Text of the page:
The federal government has set a goal to approve 20,000 megawatts of renewable energy on public land in the Mojave Desert by 202o. Many companies are moving in to make a profit. In the California desert, the battle between environmentalists and renewable energy companies is heating up. Some conservation groups say the local impact on plants and animals is too severe.
Reporter Caitlin Esch took a tour of the desert from 6,000 feet in the air to investigate.
At Atlantic Aviation in Palm Springs, Pilot Bruce Gordon stands beside his tiny, six-person Cessna Centurian 210 airplane.
A few environmentalists and I pack into the plane, ducking our heads and folding our bodies into snug seats. It’s late in the afternoon, and it’s getting really windy. Gordon says that doesn’t bode well for the tour, but we decide to take off anyway
In the air, thousands of miles above ground, the wind pushes the plane around like a toy, and I have to admit, my heart is in my stomach. We fly in and out of clouds that cast long shadows on the desert floor.
This trip gets cut short because the weather made the flight downright uncomfortable.
But the next morning is clearer, so we try it again, and it’s incredible. Flying north from Palm Springs through Mojave National Preserve, you see miles and miles of uninterrupted desert, rocky and rugged as far as they eye can see. The ground is reddish brown, fading purple in the horizon.
David Lamfrom with the National Parks Conservation Association is guiding the tour. He points to the site of a proposed solar project in unincorporated San Bernardino County that would provide power for 170,000 homes.
“We’re actually flying now over the valley that it would be proposed in,” said Lamfrom. “This is a stunning landscape and a really inappropriate place for renewable energy.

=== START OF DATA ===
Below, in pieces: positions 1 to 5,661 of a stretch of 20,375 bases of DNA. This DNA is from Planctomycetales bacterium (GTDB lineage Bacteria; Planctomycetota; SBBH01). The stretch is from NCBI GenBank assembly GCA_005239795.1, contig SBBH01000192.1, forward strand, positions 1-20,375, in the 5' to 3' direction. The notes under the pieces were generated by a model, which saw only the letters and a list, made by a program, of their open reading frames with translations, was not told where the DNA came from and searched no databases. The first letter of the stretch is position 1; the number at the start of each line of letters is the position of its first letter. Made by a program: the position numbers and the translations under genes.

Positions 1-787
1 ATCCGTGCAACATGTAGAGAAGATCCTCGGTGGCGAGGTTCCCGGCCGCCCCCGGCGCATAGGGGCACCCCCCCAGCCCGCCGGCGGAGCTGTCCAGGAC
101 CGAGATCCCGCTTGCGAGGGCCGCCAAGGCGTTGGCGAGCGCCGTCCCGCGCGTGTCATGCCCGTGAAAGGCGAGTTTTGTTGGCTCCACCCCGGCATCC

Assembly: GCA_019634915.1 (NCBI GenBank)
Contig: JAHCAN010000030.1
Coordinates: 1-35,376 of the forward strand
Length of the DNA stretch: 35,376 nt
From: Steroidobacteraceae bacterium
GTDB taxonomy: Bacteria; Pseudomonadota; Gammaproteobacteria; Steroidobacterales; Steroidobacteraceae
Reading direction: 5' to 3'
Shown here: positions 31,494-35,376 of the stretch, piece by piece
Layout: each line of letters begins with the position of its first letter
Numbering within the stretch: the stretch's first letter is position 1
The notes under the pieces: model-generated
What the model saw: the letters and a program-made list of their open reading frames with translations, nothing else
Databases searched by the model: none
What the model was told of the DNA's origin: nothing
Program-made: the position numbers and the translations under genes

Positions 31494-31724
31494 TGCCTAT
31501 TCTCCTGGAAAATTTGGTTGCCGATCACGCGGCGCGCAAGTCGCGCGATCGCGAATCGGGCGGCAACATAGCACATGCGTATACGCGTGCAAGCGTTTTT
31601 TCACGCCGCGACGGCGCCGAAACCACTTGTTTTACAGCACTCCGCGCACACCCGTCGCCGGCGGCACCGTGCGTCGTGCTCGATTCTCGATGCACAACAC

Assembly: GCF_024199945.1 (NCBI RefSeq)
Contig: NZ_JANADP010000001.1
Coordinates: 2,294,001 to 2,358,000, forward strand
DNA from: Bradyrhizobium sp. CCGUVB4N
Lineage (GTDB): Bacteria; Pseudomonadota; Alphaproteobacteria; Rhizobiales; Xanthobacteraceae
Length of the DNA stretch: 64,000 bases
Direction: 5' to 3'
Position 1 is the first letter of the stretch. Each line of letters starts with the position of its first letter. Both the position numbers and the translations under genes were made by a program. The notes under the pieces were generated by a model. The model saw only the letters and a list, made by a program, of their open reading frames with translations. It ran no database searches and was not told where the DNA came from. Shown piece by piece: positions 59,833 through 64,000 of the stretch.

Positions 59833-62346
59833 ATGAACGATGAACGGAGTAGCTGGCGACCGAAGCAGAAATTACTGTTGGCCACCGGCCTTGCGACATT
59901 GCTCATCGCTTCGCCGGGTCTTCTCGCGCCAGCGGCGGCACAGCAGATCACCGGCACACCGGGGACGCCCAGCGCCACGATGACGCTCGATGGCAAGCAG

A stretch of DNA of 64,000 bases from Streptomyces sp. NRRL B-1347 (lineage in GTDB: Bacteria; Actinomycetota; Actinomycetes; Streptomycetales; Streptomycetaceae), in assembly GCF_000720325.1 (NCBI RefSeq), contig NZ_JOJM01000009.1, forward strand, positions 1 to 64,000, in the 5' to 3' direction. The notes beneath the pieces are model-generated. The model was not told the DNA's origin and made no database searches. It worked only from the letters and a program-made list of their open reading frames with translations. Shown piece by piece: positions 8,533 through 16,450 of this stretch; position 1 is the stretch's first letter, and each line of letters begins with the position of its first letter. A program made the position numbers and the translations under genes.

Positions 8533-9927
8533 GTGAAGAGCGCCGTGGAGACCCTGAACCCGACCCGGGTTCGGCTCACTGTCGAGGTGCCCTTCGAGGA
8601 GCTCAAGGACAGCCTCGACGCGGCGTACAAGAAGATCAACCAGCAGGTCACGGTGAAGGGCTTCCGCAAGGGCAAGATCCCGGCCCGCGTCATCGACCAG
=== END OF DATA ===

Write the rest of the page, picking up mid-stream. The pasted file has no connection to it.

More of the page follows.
Construction firm Bechtel is trying to build a 2,000-acre solar facility in the Soda Mountain Valley, within a mile of Mojave National Preserve. Lamfrom worries it’ll have a devastating affect on species like the desert tortoise, a rare fish called the Mohave Tui Chub, and bighorn sheep.
“This is a key migration corridor for the bighorn sheep,” said Lamfrom. “The mountain ranges that we’re flying over on our right side are one of the best places in the California desert to see bighorn sheep.”
Soda Mountain Solar project manager Adriane Wodey says Bechtel has been studying the site that straddles interstate-15 for years. She denies the project would significantly impact the animals.
“I think this is an ideal location for a solar project,” said Wodey. “There are distribution lines, phone lines, petroleum pipelines, a cell phone tower, a mine, off-highway vehicle recreation area, it’s also permitted for high speed rail. So there’s a lot already going on in this valley, which we think is important.”
The Bureau of Land Management has final say on the project, because it’s on public land. It’s also not the only project they’re looking at. Renewable Energy Program Manager Greg Miller says the BLM has received 191 solar applications in the California desert. Just seven were approved and 30 are still pending.
“The goal that we’re trying to achieve is something that nationwide,” said Miller. “If you look at where the best solarity is for the nation, it’s in the area of Southern California, Northwestern Arizona and south Nevada, that area there, this is just the best part for sun, that’s all there is to it.”
But environmentalists like David Lamfrom want to see renewable energy facilities built on land that’s already developed, like on above parking lots and un-used agricultural land, closer to the communities that will use the energy.
“I think that in our very reasonable eagerness to fight climate change we’re moving so quickly that we may be making decisions that actually compromise the very things we’re trying to protect,” said Lamfrom.
Public comment on the Draft Environmental Impact Report closes March third. The Bureau of Land Management will decide on the project later this year.